In our modern North American society, who doesn’t take for granted the simple turning of the tap for an abundance of fresh, clean water? But for millions around the world, this is far from the reality.
Those in the west, except for the occasional boil water alert, can’t begin to imagine the hardships that come with water scarcity, or access to only polluted water. And that’s part of the reason why every year, a day is dedicated to bolstering awareness about the challenges of managing the world’s fresh water supply.
Yesterday marked World Water Day, which is observed on March 22nd every year. Organizers describe is as a day to celebrate water. It’s also a day to make a difference for the members of the global population who suffer from water-related issues and to prepare for how we manage water in the future.
This year, a major theme of the day was about water and the world’s workers.
According to UNWater.org, today almost half of the world’s workers – 1.5 billion people – work in water-related sectors and nearly all jobs depend on water and those that ensure its safe delivery.
“Yet the millions of people who work in water are often not recognized or protected by basic labour rights. Take the example of a young girl who has to walk for hours every day to fetch water for her family. This is a job. But it’s not paid and it’s not recognized.”
As the web site points out, if the delivery of water was ensured, this girl could be in school instead.
Water and sanitation also have a strong impact on workers’ lives and health. Two million work related deaths happen each year. Out of those, 17% are water related (poor quality drinking water, poor sanitation, poor hygiene and related lack of knowledge).
Statistics show that freshwater withdrawals have increased globally by about 1% per year since the 1980s, mainly due to the growing demand in developing countries.
Water resources are also under pressure, with water scarcity affecting around 40% of the global population.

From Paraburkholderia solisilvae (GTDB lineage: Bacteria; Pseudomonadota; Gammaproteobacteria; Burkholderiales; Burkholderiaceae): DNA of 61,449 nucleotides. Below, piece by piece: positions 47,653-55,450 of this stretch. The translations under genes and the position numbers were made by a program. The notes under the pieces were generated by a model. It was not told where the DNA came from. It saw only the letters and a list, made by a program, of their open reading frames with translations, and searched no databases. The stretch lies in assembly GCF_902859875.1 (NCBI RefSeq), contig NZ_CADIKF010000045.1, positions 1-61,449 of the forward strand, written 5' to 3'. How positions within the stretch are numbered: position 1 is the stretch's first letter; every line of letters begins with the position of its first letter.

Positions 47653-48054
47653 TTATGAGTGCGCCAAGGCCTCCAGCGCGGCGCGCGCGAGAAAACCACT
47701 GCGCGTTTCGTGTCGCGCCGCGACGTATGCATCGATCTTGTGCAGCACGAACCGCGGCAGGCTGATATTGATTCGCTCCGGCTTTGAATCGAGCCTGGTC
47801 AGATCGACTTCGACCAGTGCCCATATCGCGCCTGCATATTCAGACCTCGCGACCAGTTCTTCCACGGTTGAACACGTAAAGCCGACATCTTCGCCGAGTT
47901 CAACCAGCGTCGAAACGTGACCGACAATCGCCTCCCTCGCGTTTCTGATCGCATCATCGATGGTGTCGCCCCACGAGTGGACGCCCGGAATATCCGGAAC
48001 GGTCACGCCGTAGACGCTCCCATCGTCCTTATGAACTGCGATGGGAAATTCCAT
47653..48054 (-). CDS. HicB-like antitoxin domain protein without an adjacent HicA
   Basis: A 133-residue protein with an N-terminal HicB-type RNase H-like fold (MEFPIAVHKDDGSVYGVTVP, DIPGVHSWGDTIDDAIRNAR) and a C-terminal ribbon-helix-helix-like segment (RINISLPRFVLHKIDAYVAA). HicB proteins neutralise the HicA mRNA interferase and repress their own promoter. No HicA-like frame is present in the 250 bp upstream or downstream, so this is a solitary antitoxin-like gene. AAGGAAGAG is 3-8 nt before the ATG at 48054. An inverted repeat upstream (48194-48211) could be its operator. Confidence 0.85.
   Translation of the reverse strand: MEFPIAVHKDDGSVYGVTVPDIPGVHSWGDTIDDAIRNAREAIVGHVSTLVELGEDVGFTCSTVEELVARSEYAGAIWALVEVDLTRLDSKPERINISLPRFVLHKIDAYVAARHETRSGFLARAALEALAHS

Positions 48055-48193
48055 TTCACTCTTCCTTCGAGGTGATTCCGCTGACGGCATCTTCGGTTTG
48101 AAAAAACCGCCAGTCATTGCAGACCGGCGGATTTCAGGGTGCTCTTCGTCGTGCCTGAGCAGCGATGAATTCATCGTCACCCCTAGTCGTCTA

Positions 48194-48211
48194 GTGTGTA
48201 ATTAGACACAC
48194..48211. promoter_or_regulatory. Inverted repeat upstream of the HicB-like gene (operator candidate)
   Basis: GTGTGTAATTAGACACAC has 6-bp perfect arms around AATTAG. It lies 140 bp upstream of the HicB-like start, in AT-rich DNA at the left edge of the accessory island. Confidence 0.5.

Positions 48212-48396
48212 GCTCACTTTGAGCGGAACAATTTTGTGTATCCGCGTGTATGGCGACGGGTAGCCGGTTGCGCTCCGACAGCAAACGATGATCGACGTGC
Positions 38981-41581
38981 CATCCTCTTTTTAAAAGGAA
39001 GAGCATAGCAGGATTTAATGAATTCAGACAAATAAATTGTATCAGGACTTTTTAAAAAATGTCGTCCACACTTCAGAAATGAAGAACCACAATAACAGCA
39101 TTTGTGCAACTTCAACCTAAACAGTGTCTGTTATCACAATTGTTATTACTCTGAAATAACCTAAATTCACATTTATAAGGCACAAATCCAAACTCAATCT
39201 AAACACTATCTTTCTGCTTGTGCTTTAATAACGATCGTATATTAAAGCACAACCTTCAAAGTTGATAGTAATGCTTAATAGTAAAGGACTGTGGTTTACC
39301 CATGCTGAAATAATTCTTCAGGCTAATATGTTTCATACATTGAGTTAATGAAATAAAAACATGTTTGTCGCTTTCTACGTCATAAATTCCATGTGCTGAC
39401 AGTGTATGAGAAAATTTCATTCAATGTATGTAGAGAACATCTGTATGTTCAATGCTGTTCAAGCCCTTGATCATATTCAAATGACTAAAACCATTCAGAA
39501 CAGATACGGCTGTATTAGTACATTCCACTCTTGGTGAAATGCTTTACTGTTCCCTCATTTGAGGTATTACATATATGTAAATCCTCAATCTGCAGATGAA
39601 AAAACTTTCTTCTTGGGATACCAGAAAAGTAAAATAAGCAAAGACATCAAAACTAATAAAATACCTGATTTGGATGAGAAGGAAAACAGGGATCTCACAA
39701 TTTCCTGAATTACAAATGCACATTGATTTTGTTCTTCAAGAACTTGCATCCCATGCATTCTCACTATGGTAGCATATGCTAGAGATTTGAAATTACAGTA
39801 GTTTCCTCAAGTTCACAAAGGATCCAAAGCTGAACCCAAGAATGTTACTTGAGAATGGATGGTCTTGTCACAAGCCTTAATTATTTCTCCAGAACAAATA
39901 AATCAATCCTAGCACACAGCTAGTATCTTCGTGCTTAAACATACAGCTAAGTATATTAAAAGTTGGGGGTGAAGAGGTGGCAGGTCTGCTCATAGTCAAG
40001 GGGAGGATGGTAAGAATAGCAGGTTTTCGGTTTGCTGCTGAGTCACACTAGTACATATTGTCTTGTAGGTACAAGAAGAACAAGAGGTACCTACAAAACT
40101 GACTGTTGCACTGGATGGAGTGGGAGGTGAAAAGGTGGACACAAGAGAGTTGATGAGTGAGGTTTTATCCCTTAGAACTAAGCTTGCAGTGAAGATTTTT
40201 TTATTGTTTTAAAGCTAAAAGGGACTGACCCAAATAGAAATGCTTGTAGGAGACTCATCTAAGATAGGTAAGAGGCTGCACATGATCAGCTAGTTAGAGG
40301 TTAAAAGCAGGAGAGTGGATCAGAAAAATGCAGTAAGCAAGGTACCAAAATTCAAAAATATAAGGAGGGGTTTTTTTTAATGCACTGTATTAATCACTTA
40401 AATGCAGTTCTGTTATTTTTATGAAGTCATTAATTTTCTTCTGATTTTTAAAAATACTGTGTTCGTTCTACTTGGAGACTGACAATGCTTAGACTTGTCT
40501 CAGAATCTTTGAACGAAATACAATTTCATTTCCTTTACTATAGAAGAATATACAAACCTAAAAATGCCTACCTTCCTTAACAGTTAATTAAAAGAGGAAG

An estimated 663 million people lack ready access to improved sources of drinking water, according to the World Health Organization and UNICEF.
Between 2011 and and 2050, the world population is expected to rise by 33%, growing from seven billion to 9.3 billion and food demand will rise by 70% in the same period.
Without improved efficiency measures, agricultural water consumption is expected to increase by about 20% globally by 2050.
There is much local residents can do as well. We would be foolish to think that we have no responsibility to care for our water supply.
Even the seemingly simple things can make a difference, including checking your toilets and faucets for leaks. Put five or six drops of food colouring in the toilet tank. If, without flushing, the colour begins to appear in the toilet bowl within 30 minutes, a leak exists. Residents can replace your old toilets with low-flow toilets and receive a rebate through the City’s Toilet Rebate Program.
Also, instead of running water from the tap until it’s cold enough to drink, fill a pitcher with water and put it in the fridge for drinking.
Residents can also use a rain barrel. Save treated water by using a rain barrel to collect and store rain that can be used for lawns and landscaping. The City is offering rebates this spring to residents who purchase rain barrels. More information can be found at reddeer.ca/rainbarrels.
Join the 2016 campaign to get informed, engaged and take action. You can also contribute on social media by using the hashtags #WaterIsWork and #WorldWaterDay.